Wyoming Farm Bureau Federation statement on Judge’s Decision to block WOTUS rule

Aug. 27, 2015–A preliminary injunction was issued today by a federal district court judge in North Dakota, blocking implementation of the Environmental Protection Agency’s (EPA) controversial “Waters of the United States” (WOTUS) rule.  The injunction keeps the rule from taking effect tomorrow, Aug. 28.

The State of Wyoming along with eleven other states and two New Mexico state agencies filed the lawsuit. 

 “We are very grateful that this court issued this injunction,” stated Ken Hamilton, Wyoming Farm Bureau Federation Executive Vice President.  “We’ve always felt the rule had been improperly promulgated and went beyond the scope of the Clean Water Act.”

“This rule is a land grab that puts property rights of Wyomingites, and all Americans, at risk and does nothing to benefit water,” stated Perry Livingston, Wyoming Farm Bureau Federation President.  “It is tremendously important that this regulatory overreach be turned back so that states can utilize the Clean Water Act as Congress intended.”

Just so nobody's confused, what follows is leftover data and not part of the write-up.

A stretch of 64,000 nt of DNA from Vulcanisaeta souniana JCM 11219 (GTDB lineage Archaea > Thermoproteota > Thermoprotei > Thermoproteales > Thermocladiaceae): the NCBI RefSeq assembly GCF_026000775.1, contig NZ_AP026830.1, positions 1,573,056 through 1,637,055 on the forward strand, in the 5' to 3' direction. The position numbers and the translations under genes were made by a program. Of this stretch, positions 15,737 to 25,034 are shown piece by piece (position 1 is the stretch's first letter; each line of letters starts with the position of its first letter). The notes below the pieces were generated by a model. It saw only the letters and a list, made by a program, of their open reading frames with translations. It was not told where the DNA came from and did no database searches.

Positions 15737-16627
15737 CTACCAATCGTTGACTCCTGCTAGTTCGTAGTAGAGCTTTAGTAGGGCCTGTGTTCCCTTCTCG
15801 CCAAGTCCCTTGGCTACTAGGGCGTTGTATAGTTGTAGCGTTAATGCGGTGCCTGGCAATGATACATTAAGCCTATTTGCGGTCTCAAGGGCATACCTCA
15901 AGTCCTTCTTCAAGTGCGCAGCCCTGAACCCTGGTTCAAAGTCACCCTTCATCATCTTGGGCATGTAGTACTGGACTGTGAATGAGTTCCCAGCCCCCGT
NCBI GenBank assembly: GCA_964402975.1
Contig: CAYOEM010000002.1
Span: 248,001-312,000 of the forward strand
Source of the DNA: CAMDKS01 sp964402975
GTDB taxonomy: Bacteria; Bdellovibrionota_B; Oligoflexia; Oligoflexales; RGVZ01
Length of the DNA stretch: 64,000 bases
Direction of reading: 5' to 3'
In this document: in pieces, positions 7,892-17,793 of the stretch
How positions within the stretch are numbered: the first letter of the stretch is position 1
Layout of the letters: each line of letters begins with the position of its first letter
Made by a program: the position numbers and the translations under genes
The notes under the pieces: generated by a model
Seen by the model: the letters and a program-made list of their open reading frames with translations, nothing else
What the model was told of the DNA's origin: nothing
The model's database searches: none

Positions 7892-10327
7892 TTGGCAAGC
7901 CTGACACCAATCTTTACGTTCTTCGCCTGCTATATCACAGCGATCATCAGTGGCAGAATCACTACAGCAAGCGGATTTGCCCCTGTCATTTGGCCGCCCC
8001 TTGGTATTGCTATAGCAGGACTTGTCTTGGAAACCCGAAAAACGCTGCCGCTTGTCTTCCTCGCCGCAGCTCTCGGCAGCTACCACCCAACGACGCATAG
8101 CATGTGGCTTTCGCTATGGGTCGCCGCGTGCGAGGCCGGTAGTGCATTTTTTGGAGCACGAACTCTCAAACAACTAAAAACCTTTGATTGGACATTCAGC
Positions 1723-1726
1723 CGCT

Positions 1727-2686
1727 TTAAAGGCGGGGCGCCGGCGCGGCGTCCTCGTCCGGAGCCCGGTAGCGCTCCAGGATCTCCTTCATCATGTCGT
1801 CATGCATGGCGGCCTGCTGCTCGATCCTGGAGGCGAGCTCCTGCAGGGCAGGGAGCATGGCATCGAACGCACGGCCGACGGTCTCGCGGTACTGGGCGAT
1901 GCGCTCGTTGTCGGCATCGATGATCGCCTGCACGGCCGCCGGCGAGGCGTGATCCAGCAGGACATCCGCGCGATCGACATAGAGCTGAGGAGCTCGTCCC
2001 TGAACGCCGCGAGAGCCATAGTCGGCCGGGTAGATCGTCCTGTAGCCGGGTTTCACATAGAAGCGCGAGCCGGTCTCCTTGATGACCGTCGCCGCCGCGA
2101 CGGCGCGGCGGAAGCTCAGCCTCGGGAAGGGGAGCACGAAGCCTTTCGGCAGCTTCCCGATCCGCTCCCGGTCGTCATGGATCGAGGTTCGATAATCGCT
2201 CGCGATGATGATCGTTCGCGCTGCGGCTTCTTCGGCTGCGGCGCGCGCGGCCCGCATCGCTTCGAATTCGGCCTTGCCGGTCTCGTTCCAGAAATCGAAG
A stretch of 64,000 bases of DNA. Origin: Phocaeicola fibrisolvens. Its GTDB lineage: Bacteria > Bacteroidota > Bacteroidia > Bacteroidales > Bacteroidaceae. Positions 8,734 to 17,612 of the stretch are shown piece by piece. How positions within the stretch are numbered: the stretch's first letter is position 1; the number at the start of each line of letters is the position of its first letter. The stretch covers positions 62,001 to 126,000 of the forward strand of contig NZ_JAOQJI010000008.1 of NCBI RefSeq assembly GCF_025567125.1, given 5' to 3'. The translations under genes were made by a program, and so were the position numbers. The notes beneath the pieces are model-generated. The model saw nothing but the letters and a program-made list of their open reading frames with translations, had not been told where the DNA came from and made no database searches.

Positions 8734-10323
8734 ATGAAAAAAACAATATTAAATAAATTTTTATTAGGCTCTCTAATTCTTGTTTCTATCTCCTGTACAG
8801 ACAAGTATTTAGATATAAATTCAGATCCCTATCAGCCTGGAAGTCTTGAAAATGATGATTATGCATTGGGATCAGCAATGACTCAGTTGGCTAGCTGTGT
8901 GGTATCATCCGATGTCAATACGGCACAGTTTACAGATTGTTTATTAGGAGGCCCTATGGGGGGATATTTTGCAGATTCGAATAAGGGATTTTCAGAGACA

“The fact that this injunction has been granted clearly indicates that this Court feels the Plaintiffs have a good chance of making their case stick,” Hamilton concluded.

In a press release, Wyoming Governor Matt Mead expressed he is pleased with the court’s decision.  “I requested that EPA withdraw this rule from the beginning. It was badly flawed then and remained badly flawed throughout the rulemaking process,” Governor Mead said.   

“The EPA failed to properly consult states or consider states’ concerns. The proposed rule unlawfully seeks to expand federal jurisdiction over water, undercuts state primacy and burdens landowners and water users in the West. It is unreasonable and cannot stand,” Governor Mead concluded.

The Wyoming Farm Bureau Federation, along with other groups, filed an amicus curiae brief in support of the state’s lawsuit.  The judge approved the amicus curiae in mid-Sept.

The Wyoming Farm Bureau Federation is the state’s largest general agriculture organization.  The primary goals of the organization are to protect private property rights and help members achieve an equitable return on their investment.  Visit www.wyfb.org.

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